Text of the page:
|29.3 lbs. (13.3kg)|
|Flaaffy (lv. 30)|
|50.0% male, 50.0% female|
|Pokémon Gold and Silver|
Ampharos (デンリュウ, Denryū, Denryu in original Japanese language versions) is one of the 493 fictional species of Pokémon creatures from the multi-billion-dollar Pokémon media franchise – a collection of video games, anime, manga, books, trading cards and other media created by Satoshi Tajiri. Ampharos is the Stage 2 evolution of Mareep, a small, yellow sheep, and debuted in the Nintendo Game Boy Color bestsellers, Pokémon Gold and Silver.
The name Ampharos is a portmanteau of the words ampere, a unit used to measure electric current, and Pharos, the name of the Lighthouse of Alexandria, and the island near Egypt where it can be found. Pharos is also the Latin accusative plural form of the noun for 'lighthouse'. Ampharos' Japanese name may be a reference to denryu (電流, denryu current of electricity), or could literally mean "electric dragon". The latter explanation seems to hold true for Ampharos' Chinese name, 电龙, which means the same thing, although Ampharos only somewhat resembles a dragon and does not have any relation to Dragon-type or dragonshape Pokémon.
The drawing and sprite design of Ampharos was created by Ken Sugimori for its 2001 release.
Ampharos, as a species, are powerful, bipedal creatures, after gaining the ability to stand upright full-time upon evolution from Flaaffy. Although evolving from Mareep and Flaaffy, Pokémon based on common farmyard animals sheep, Ampharos is more slender and has no fur known as wool on its body and looking more like a dinosaur though some fans believe that Ampharos resembles a heavily-sheared sheep, which sheds because of the static coming from Ampharos. Its sleek yellow body is marked with black rings around is neck, and tail. It has black markings along its horns as well as the orbs on its body.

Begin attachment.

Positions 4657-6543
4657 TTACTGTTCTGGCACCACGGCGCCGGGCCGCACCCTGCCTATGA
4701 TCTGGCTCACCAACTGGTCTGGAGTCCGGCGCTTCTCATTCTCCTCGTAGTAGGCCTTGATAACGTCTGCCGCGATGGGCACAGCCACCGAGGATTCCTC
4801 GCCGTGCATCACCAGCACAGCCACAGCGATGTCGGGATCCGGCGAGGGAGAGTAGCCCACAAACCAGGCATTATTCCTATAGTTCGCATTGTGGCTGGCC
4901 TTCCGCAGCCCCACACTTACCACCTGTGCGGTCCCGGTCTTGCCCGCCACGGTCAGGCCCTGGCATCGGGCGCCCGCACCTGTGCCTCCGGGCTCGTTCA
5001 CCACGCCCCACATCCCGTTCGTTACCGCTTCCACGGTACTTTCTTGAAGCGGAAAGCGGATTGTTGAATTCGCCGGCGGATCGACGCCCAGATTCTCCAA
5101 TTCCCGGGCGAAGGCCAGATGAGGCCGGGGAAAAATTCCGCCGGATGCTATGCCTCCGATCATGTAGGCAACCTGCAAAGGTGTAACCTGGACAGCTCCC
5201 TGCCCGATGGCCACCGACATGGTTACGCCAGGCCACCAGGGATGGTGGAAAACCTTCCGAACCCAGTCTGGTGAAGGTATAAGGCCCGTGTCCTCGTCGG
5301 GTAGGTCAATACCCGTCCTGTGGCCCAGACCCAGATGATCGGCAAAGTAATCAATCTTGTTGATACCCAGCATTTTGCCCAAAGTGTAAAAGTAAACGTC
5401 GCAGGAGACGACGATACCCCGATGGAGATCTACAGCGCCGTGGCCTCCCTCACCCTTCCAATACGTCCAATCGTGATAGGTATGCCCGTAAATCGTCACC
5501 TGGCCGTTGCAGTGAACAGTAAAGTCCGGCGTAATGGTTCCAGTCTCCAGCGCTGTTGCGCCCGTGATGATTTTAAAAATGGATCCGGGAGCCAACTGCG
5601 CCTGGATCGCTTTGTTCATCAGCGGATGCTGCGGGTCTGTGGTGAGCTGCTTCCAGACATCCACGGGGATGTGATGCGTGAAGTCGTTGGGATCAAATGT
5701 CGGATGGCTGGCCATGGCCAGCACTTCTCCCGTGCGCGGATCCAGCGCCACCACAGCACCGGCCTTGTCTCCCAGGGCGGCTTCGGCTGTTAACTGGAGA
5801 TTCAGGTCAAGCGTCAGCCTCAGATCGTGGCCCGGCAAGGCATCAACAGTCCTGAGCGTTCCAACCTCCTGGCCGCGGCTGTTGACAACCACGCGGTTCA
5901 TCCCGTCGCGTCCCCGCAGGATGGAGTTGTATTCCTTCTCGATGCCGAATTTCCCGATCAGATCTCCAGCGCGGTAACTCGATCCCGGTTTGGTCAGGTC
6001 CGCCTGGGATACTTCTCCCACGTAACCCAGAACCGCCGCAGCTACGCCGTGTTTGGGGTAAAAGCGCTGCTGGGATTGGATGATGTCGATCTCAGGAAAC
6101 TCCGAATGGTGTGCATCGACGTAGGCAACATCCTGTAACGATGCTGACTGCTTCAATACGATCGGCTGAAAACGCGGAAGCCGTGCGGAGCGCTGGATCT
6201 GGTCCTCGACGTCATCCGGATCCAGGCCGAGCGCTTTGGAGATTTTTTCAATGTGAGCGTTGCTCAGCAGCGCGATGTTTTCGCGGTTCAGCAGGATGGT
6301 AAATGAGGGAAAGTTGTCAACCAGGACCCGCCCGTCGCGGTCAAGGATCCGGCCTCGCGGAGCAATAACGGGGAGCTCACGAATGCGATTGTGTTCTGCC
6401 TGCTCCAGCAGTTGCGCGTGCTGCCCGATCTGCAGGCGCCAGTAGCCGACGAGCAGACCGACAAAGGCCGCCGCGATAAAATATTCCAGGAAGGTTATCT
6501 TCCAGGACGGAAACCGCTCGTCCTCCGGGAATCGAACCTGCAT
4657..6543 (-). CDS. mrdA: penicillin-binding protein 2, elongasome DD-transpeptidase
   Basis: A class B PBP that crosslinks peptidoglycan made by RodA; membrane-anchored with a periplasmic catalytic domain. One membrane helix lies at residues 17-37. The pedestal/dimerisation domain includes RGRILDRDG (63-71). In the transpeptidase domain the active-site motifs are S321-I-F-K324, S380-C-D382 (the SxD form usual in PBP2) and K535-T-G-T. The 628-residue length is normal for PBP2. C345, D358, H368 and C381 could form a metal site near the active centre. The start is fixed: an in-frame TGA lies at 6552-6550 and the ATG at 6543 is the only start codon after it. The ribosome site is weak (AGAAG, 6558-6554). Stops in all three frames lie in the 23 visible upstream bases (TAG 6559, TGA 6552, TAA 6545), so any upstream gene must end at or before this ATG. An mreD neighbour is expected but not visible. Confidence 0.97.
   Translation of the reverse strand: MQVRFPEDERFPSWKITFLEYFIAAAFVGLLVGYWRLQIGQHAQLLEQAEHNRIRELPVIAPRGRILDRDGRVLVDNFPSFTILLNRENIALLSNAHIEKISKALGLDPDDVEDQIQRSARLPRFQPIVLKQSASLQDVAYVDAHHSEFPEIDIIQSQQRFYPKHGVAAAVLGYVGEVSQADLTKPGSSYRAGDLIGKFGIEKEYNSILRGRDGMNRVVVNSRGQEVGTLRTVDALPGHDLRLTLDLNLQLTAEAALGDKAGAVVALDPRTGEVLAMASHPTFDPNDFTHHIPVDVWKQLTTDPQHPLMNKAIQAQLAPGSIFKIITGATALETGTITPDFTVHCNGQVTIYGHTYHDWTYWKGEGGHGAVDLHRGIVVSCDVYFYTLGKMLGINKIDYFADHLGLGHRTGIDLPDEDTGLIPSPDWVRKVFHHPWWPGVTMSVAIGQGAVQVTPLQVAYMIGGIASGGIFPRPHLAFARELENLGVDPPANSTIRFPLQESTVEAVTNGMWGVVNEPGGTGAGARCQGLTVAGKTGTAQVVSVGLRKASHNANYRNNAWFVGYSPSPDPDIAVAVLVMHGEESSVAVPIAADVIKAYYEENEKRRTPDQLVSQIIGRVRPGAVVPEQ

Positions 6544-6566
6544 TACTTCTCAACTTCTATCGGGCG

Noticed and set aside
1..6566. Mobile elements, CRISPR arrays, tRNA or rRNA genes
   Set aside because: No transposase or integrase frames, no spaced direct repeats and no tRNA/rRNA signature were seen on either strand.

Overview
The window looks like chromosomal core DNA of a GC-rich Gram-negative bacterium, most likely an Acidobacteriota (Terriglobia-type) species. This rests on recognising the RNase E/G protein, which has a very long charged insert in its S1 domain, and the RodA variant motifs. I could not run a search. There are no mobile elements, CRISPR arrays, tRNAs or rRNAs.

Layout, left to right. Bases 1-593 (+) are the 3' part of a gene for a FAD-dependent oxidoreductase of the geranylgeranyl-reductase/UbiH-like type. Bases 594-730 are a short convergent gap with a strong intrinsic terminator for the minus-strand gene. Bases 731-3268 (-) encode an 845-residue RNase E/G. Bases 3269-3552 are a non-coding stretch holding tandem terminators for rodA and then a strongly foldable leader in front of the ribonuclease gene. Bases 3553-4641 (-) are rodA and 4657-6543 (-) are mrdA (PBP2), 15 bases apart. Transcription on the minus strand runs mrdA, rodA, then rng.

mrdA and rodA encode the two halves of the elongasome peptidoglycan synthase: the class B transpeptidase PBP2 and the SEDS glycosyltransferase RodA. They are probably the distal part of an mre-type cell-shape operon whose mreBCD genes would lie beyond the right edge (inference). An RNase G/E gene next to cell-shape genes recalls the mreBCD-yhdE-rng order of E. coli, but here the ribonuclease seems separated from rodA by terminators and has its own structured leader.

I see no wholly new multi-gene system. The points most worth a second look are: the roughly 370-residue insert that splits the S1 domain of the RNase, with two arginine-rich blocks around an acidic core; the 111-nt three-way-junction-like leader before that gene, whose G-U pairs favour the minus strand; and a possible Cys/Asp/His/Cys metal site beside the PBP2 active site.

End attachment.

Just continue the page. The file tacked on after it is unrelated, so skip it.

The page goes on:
Ampharos has powerful light abilities, its main light sources being the large orbs on its tail and head, and because of this is often used as a beacon in lighthouses, and mythical legend says that these lights can even be seen from outer space. Before the introduction of modern technology, Ampharos' light was used to communicate between long distances, in much a similar way to smoke signals.
Ampharos was first introduced in Gold and Silver. It is generally not considered a bad Pokémon, but is still not regarded as strong enough for high level competition. Ampharos represents an interesting mix of advantages and disadvantages. It has one of the highest Special Attack stats in the game and has fairly good Attack, Defense, and Hit points. Arguably, Ampharos' two major weaknesses in battle are the relative lack of variety in its movepool (which makes it very predictable) and its Speed (though Electric type Pokémon tend to be fast and have high Speed stats).